Yes, I am aware that style points could be momentum changer in some situations. I am aware that it could get the crowd going, teammates pumped, and even make a highlight on the local news or YouTube. But for coaches, style points are nothing more than high risk, low reward. This was the Miami Heat’s downfall in their Game 2 fourth quarter collapse. To steal a line I heard from Doug Gottlieb on ESPN this morning, the Heat took too many ‘dagger’ threes. They got caught with their hand in the cookie jar by taking too many style points and completely forgetting what makes them so great in the first place. What makes this team flat out scary sometimes is unselfish ball-movement and aggressive drives to the basket. Instead, Lebron kept the ball up top dribbling like a mad man as if he was back in Cleveland only to take unnecessary threes along with the rest of his teammates. I took a look at the shot chart this morning and saw that Lebron James did not attempt a single shot inside the three-point line during the last three minutes of the game. In these first two games, Lebron James has only six free-throw attempts. As a team, 41% of Miami’s 73 FG attempts were three-pointers (that’s 30 three-point shots for you math wizards). That folks, is way too many, even at the NBA level.

While watching the Sportscenter highlights of the game, it seemed to me that Miami was more concerned of adding to a highlight reel than keeping things simple and just executing the offense, as I am sure the Miami coaches were telling the players during the timeouts. But you have to be coachable at every level of basketball because a coach might see or feel something that a player out there in the middle of all the action can’t necessarily sense. But a coach can only do so much. A coach can only bring a horse to water. It’s up to the player to listen and execute. Miami did get a lot of style points last night, but in the end, they just didn’t get enough points period.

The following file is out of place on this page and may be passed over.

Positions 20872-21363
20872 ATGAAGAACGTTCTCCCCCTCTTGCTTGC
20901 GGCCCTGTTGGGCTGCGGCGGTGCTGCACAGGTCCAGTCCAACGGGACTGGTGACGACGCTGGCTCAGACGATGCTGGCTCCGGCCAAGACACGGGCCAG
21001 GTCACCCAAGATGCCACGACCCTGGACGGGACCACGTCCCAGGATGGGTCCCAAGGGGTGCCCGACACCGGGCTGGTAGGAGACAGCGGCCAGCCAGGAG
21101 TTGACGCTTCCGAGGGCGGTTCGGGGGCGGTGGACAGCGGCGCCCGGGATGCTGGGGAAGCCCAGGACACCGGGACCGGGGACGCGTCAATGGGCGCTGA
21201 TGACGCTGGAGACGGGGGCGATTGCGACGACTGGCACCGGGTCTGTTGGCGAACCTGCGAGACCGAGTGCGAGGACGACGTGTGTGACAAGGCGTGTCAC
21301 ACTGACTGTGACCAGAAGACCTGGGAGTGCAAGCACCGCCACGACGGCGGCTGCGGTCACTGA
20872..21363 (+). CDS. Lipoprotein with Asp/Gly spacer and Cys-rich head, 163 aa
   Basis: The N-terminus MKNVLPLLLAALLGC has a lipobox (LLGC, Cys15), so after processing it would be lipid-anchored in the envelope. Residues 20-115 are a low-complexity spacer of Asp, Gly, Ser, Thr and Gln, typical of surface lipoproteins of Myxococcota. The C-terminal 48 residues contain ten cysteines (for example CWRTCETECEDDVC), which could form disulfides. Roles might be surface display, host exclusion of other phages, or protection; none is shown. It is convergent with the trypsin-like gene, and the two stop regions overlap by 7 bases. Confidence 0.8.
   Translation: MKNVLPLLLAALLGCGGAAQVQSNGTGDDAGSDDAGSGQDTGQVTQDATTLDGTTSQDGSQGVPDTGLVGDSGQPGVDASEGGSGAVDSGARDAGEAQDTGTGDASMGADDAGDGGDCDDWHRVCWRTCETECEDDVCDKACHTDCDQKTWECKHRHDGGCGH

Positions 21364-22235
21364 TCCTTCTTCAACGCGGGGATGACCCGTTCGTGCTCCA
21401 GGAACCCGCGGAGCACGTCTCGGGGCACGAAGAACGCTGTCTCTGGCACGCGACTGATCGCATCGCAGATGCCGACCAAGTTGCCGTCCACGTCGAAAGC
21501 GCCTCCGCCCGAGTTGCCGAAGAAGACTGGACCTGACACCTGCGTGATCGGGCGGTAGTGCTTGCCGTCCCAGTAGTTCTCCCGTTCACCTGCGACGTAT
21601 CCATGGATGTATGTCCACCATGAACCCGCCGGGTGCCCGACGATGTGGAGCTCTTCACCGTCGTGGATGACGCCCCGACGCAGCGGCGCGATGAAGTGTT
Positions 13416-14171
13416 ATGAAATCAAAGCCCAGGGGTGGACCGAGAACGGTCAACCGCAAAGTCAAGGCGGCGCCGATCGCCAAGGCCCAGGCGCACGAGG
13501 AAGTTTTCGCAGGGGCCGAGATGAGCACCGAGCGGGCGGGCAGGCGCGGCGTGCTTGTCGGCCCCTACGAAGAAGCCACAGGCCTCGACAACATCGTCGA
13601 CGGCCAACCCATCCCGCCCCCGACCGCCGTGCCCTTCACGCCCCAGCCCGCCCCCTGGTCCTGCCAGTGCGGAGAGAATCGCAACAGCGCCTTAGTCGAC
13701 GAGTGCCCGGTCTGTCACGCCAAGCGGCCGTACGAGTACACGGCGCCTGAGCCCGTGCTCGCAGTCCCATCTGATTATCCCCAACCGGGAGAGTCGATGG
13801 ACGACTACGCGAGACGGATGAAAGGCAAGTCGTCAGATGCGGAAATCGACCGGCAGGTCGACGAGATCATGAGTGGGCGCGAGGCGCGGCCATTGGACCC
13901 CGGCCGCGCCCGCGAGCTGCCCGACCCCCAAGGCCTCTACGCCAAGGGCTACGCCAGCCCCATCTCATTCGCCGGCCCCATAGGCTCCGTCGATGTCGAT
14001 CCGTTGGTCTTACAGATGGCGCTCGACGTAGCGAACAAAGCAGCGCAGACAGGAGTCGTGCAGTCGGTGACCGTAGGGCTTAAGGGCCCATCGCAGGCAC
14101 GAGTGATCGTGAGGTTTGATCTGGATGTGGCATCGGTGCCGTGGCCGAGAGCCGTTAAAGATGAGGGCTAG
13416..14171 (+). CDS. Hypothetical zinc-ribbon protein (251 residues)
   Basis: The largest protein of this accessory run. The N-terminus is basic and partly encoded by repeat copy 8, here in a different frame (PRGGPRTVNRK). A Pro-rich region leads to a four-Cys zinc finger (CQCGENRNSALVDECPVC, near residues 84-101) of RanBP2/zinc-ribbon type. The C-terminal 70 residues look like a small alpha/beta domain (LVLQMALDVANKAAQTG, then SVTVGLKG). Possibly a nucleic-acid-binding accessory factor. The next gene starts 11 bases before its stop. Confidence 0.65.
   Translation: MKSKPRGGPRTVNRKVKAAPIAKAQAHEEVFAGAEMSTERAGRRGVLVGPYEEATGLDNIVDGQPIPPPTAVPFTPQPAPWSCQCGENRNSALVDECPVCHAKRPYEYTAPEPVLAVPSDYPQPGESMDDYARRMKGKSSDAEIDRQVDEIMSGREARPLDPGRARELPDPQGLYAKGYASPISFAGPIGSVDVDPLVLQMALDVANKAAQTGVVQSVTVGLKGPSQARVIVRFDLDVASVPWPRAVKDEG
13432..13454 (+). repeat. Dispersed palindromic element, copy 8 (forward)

4 Key Adjustments Dallas Can Make To Win The NBA Finals

Is it me, or does the Miami Heat 1-0 lead over the Dallas Mavericks in the 2011 NBA Finals seem more like a 3-0 lead with their win last night?  I don’t know exactly why, but it just has that feeling to me that these next four games (I have Miami winning in five) are simply a formality at this point.  After watching Game 1 last night, it is very clear who the better team in this series is, and the fact that this is going to be the worst Miami Heat team for the next 5 years or so is pretty frightening when you think about it.

But you never know, this is sports and I know its cliché but anything can happen… I suppose.  In 2008, the New York Giants defeated the odds against the unstoppable/ undefeated Patriots in the Super Bowl.  The Boston Red Sox came back from being down 0-3 to beat the Yankees in the 2004 ALCS.  Buster Douglas knocked out Mike Tyson, George Mason made it to the Final Four, the list goes on and on.  So, it’s possible.  The Mavericks just have to be sure to make the right adjustments.  Here are four key adjustments they can make to come back and win this series.


Lower the rim

Questionable decision by Jason Terry to attempt a dunk over Lebron. 

Since it is pretty apparent that the Dallas Mavericks cannot match the athleticism of the Miami Heat, they can at least give the illusion that they can come close to matching it.  Lowering the rim could prove to be a helpful tactic for the Mavs.  I’m not talking about anything drastic here.  I am thinking maybe just about ooh, lets say ¼ of an inch or so.  They can just have it done to where it’s not noticeable but could prove to be very effective.  There were a couple of instances involving two Mavericks players (more specifically Jason Terry and Brendan Haywood) in Game 1 that this suggestion would have been of great benefit.  Ok, I am willing to give Jason Terry a little bit of a pass here since his missed dunk attempt resulted in a foul.  But what in the world was he thinking trying to dunk over 6’8’ Lebron James in the first place?  Had the rim been just a couple of centimeters lower, it would have been (using my Marv Albert voice) “a spectacular move” and could have ignited the entire Dallas team.  Instead, Terry got stuffed at the rim, luckily fouled, and even more luckily, walked away without a serious injury after the nasty fall he took as a result of his missed attempt.